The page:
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In all, ''In Another Place'' is a great read, especially for those interested in Norman Mailer. While I think there is little to glean about Norman that an aficionado wouldn’t already know, you shouldn’t read this book for that. Read it instead for the story of a daughter’s relationship to her celebrity father and how that relationship displaces her life. Read it for how she learns to bridge that distance between herself and and her relationships, and more importantly how she is able to ultimately come to terms with herself and her own sense of belonging. Spoiler alert: while Norman explicitly charges Susan with keeping the family together — “This family, our family, is a fine tapestry. I want you to make sure it doesn’t unravel.”<ref>{{cite book |last=Mailer |first=Susan |date=2019 |title=In Another Place: With and Without My Father Norman Mailer |url=https://books.google.com/books/about/In_Another_Place.html?id=TBtLxAEACAAJ |location= |publisher=Northampton House Press |page=285 |isbn= |author-link= |ref=harv }}</ref> — it’s her time with the family that allows her to do that. For me, this is the one of the string messages of the book: the necessity of a strong, close community to make one feel human and needed.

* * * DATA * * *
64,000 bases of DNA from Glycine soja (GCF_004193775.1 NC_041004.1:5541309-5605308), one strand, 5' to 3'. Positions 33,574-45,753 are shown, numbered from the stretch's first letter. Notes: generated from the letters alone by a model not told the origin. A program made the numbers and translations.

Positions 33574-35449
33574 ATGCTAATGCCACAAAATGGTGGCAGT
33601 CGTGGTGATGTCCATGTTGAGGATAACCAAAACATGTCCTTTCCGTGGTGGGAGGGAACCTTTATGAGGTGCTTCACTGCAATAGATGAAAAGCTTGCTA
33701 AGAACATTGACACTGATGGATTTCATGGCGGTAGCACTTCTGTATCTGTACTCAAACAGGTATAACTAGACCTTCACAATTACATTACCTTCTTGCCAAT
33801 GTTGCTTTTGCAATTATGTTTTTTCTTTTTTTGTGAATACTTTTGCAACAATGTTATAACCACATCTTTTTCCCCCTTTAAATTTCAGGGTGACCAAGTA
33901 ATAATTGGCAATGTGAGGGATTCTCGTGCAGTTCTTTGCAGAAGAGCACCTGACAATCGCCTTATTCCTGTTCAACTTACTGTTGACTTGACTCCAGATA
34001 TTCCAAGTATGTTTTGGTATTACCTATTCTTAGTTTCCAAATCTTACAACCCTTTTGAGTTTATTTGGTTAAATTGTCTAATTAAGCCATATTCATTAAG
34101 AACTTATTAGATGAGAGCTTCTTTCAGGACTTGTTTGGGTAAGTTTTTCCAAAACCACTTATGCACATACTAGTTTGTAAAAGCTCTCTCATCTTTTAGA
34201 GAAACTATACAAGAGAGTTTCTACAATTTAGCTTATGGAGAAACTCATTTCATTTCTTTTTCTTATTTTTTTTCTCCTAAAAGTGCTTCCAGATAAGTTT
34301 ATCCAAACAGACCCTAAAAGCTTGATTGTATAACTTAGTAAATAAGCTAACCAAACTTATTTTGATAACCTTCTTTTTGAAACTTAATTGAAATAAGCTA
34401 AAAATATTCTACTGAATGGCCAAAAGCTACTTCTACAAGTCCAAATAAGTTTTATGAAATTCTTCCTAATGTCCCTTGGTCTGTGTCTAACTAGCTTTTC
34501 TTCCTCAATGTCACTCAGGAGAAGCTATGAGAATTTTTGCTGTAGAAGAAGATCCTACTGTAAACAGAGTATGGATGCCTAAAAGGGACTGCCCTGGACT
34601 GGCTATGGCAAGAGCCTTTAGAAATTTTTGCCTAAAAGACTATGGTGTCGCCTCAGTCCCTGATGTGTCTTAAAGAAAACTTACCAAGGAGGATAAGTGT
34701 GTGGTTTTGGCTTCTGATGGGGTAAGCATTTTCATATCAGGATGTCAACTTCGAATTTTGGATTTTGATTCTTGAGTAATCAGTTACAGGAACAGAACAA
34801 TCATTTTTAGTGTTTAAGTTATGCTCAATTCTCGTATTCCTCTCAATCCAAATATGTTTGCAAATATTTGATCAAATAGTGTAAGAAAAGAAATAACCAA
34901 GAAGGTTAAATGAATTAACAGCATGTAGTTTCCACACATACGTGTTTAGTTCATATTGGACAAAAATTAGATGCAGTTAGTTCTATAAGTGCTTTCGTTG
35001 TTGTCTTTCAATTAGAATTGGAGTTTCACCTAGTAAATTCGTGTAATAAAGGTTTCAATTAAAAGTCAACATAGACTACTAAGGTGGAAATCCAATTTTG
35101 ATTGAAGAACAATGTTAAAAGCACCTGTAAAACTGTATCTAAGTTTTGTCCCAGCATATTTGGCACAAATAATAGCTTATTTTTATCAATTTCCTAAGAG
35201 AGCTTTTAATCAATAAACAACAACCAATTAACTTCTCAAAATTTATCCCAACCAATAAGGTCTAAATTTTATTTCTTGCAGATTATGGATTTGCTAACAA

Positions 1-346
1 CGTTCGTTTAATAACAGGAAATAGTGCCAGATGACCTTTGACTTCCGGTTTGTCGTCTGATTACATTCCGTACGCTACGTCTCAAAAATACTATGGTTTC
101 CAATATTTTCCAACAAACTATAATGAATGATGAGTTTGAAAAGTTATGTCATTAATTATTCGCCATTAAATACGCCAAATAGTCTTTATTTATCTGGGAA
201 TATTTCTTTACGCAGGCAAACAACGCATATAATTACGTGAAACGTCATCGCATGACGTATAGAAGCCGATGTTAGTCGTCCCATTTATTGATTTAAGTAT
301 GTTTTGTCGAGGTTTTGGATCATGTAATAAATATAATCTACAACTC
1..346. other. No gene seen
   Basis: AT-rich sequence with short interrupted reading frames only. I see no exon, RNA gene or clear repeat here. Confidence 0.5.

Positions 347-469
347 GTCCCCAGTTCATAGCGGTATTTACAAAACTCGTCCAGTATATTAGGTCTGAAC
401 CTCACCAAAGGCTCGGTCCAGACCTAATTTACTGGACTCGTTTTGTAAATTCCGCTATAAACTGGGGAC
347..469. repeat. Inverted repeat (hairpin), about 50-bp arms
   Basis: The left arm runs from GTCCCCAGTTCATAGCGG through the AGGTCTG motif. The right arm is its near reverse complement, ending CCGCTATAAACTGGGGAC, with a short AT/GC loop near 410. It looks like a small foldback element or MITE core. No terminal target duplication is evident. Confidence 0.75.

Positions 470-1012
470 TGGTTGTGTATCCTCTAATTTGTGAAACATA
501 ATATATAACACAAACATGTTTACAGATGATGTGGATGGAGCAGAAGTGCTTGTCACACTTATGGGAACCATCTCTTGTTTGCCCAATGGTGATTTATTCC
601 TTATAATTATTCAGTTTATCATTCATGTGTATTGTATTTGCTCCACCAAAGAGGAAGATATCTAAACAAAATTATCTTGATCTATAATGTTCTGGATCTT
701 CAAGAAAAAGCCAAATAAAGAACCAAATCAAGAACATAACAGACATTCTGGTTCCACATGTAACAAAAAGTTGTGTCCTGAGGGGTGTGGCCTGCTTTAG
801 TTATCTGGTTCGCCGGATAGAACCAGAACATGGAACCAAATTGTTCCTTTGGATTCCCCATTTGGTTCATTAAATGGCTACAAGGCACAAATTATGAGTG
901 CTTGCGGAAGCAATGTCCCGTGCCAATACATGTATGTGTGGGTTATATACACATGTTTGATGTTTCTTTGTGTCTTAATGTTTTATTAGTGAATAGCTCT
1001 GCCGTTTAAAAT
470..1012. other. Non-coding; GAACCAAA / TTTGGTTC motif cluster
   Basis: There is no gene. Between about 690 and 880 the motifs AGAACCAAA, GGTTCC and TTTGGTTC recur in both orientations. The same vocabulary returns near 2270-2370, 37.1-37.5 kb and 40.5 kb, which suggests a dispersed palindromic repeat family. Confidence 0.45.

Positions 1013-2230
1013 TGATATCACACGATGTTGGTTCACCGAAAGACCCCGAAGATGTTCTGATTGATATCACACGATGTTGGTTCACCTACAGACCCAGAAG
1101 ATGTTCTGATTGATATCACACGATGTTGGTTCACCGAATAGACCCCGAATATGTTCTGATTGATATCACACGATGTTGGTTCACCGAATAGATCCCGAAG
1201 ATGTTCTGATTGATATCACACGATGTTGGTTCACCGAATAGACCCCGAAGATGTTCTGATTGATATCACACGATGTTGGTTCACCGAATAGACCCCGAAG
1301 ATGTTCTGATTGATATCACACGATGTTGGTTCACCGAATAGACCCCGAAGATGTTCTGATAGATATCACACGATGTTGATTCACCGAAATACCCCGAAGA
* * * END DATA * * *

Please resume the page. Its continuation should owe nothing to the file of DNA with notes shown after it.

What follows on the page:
Finally, if I had one criticism it might be that Susan let Norman off too easily — she might be too ready to vindicate his life. Near the end of the memoir, she states that “many times” Norman told her: “I cannot be the father you want me to be. My mind is captured by my ideas and by the need to write them.”{{sfn|Mailer|2019|p=299}} This seems extraordinary coming from someone who didn’t believe in birth control. Someone who had nine (eight biological and one adopted) children. Someone who had six wives. Yes, one can respect the honesty, but at some point you have to grow up. This is not to say that Norman is not due some sympathy — and I can certainly empathize with him on my bad father days. I guess it has to come down to Susan and her relationship with Norman. ''In Another Place'' does not pull any punches, and even presents some cringe-worth moments, but I wonder if it doesn’t let Norman Mailer off too easily.